Decoded messages are displayed in the left window of WSJT-X, with operators generally looking for stations calling CQ. Clicking on an entry in the Band Activity window starts a series of automatic messages, with WSJT-X keying up the transmitter and sending a minimal QSO — basically just the two call signs, a grid square locator, and the received signal strength. It’s important to note that the two sides of the conversation don’t have to be, and in fact shouldn’t be, on the same frequency — the other operator’s copy of WSJT-X will decode the entire passband if it can. Once the acknowledgment of the CQ is received by the other station, the exchange of messages is entirely automatic, until the final 73s are sent and WSJT-X gives both sides a chance to log the QSO.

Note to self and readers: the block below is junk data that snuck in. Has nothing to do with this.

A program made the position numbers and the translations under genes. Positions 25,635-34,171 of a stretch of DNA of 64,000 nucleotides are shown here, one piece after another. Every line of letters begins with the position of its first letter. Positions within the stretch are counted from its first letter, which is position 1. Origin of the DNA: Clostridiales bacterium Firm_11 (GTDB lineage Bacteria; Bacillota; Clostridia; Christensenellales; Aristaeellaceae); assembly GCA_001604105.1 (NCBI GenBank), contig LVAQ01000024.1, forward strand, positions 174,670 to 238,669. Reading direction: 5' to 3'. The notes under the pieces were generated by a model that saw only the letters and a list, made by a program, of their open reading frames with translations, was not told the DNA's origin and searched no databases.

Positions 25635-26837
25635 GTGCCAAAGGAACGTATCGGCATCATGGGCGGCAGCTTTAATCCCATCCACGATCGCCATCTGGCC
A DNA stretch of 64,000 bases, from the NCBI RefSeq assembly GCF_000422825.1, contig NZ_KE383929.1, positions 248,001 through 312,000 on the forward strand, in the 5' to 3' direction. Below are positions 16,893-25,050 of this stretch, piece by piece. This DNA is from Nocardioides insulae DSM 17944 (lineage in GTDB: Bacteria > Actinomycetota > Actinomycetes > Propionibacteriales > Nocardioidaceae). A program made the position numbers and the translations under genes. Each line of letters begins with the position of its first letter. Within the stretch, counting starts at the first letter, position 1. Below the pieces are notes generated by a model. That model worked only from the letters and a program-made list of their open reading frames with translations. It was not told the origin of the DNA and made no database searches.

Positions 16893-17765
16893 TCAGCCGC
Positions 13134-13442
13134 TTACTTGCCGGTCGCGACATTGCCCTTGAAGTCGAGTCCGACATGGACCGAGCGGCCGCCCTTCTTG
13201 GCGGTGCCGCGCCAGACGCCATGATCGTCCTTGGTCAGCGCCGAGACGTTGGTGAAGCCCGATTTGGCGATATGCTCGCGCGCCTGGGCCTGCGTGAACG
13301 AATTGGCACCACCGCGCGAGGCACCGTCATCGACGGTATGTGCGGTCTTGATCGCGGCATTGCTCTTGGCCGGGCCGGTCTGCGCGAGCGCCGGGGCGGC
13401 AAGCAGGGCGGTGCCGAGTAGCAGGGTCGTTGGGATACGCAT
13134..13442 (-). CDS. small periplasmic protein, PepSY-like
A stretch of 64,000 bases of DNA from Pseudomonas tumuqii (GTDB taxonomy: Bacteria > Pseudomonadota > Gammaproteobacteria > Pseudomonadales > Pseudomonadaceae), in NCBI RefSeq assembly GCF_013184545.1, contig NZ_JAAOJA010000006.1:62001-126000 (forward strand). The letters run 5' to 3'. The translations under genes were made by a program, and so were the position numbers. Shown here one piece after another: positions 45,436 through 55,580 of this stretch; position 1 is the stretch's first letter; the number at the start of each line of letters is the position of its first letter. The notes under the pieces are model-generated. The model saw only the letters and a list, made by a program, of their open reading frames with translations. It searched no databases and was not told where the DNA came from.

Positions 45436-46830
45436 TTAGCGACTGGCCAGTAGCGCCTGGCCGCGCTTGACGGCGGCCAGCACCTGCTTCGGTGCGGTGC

Since I’ve set up my end-fed half-wave antenna for the HF bands and gotten WSJT-X installed, I’ve made quite a few contacts. Most of them have been in the continental US and Canada, but I did manage to bag Japan on 30 meters last week, which was a treat. The fact that I could do all of this without once picking up the microphone, struggling to think of something to say, is a godsend to me, and the fact that WSJT-X is able to decode signals that are so far down into the noise floor is an intoxicating technical feat. It’s also really nice to sit down for a half-hour or so before dinner and bang out a couple of low-effort QSOs without having to invest too much in the process.
As mentioned, FT8 isn’t the only weak-signal mode that Joe Taylor and his collaborators built into WSJT-X. Next time on The $50 Ham, we’ll look at the equally addictive WSPR mode, and see how you can actually work HF bands for far less than $50, transmitter included.